• Browsing for take-home treasures: During the 15th century, traders peddled silks, spices and exotic Eastern delicacies beneath the ornate rooftop of Sukienice Cloth Hall. Trade is still going strong among its bustling stalls – though its visitors today are far more likely to shop for home-grown wares like highland wool slippers, carved wooden figurines, religious icons and exquisite amber jewelry.
  • Traipsing among the tombs of dead kings: Poland’s royal family and national heroes are laid to rest within the somber gothic interior of Wawel Cathedral. An air of reverence hangs in the air as you wander through a maze of grandiose sarcophagi and stately tombs, pausing to take stock of the elaborate frescoes and priceless paintings that adorn the walls.
  • Entering a dragon’s lair: Legends make up a vital part of Krakow’s heritage. A dragon fond of devouring the town’s pretty maidens allegedly besieged the city many centuries ago. The resourceful Prince Krak threw a sheep’s hide filled with salt into the beast’s lair; the dragon took the bait before rushing towards the Vistula to quench his thirst, drinking until bursting point (literally). A walk through the cavern takes you deep inside Wawel Hill before bring you face-to-face with a bronze statue of the infamous ‘Smok Wawelski’, rearing up in fury on the banks of the river.
  • Dancing to klezmer music: Before the Holocaust, Kazimierz district bustled with the life of Krakow’s 65,000–strong Jewish community. Traces of their culture still remain in the kosher restaurants and renovated synagogues lining Kazimierz’s Main Square. Thanks to the Jewish Cultural Festival, on warm summer nights an electric range of sounds, from traditional Hassidic chants to klezmer-jazz fusion, drift out of the district’s bars and clubs.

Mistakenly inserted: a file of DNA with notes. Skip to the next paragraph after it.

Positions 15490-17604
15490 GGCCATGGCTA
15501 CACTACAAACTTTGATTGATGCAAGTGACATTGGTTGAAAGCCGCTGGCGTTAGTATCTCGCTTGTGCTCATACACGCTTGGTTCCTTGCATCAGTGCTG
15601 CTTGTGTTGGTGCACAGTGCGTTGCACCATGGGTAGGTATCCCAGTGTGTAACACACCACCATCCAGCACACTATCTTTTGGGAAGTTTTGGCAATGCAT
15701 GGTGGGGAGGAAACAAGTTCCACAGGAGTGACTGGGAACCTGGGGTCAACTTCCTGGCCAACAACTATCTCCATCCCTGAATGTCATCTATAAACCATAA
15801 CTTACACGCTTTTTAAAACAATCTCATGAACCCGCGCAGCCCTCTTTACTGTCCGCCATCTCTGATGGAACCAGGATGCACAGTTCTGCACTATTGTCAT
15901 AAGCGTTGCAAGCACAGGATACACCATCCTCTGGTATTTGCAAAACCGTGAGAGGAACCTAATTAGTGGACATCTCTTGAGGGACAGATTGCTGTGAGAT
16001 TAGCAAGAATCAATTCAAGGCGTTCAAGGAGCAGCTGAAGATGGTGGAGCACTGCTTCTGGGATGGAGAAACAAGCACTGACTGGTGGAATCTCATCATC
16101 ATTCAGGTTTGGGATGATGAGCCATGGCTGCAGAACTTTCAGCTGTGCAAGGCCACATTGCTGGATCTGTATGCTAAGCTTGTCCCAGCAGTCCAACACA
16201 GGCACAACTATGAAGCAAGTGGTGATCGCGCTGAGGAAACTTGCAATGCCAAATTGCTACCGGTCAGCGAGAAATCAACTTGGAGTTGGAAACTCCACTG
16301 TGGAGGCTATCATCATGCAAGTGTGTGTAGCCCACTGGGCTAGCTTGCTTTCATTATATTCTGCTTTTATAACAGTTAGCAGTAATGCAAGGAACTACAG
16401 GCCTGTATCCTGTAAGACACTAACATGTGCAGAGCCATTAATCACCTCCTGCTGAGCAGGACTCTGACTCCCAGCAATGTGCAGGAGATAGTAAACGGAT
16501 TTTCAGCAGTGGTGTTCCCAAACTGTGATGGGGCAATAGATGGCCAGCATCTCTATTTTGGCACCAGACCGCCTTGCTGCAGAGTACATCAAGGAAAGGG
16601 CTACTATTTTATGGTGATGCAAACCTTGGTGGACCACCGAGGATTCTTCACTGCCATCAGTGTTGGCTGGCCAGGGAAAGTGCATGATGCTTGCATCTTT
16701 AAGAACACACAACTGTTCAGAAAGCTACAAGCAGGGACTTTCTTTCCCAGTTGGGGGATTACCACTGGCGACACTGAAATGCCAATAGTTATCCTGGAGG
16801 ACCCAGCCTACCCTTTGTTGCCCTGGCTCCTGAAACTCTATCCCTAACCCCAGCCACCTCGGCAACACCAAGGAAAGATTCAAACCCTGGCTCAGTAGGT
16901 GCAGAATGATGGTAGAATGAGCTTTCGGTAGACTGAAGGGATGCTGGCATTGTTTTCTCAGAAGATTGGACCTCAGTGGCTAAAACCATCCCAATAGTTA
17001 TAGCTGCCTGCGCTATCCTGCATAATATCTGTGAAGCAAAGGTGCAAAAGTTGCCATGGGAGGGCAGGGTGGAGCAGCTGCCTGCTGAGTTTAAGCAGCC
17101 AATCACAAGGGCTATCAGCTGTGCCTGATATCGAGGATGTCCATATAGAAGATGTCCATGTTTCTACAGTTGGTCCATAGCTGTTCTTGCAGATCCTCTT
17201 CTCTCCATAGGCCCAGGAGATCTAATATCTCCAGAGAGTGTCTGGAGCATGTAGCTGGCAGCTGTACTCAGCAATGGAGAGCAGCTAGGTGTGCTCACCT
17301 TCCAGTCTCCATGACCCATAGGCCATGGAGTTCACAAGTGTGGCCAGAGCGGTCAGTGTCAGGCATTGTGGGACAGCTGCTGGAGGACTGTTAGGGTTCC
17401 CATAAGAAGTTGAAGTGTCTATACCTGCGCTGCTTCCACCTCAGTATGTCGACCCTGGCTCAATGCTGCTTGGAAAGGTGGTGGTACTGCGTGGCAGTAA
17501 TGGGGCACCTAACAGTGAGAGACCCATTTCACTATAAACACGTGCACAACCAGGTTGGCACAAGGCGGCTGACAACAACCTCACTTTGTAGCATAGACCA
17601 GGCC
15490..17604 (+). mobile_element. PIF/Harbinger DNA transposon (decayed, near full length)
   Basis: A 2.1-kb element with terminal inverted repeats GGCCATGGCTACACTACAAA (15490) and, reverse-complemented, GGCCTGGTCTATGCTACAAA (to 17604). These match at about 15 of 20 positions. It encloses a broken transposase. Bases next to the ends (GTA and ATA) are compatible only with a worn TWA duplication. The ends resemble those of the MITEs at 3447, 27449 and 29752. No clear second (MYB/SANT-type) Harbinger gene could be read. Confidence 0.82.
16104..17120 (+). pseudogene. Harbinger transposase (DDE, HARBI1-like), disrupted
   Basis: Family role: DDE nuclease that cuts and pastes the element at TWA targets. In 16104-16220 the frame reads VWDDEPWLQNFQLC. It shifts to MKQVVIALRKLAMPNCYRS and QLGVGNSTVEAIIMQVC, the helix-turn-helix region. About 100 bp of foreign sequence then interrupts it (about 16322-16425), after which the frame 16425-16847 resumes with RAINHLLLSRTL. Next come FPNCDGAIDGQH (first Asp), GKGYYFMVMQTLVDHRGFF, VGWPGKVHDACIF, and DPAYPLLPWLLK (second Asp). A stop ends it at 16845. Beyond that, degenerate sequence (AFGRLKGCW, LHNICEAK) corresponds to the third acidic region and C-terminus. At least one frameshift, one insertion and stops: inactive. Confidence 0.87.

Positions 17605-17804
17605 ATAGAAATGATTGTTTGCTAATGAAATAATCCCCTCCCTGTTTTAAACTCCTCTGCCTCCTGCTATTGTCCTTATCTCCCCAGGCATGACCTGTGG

• Excavating subterranean salt: Some 12km southeast of Krakow, the UNESCO-listed Wieliczka Salt Mine has been in operation for over 700 years. Though salt isn’t the valuable commodity it once was, the mine’s air is believed to be therapeutic. A visit involves plunging down a mineshaft to explore a surreal world of tunnels, pits, lakes and chambers inhabited by human-sized salt sculptures. The crowning highlight is St Kinga’s Chapel, where everything, from the chandeliers to the altarpiece depicting da Vinci’s The Last Supper, is expertly crafted out of salt.
  • Indulging in winter comfort eating: Winters in Poland are picturesque but unforgivingly cold. So after an afternoon of wading through snowdrifts, a sign reading ‘Chlopskie Jadlo’ (‘Peasant’s Eatery’) is a lifeline for frostbitten toes. Light eaters are encouraged to lose their inhibitions as lard is smothered onto hunks of bread, hearty stews dished out in satisfying portions and hot soups spiked with sausage and egg.

Note: This information was accurate when it was published, but can change without notice. Please be sure to confirm all rates and details directly with the companies in question before planning your trip.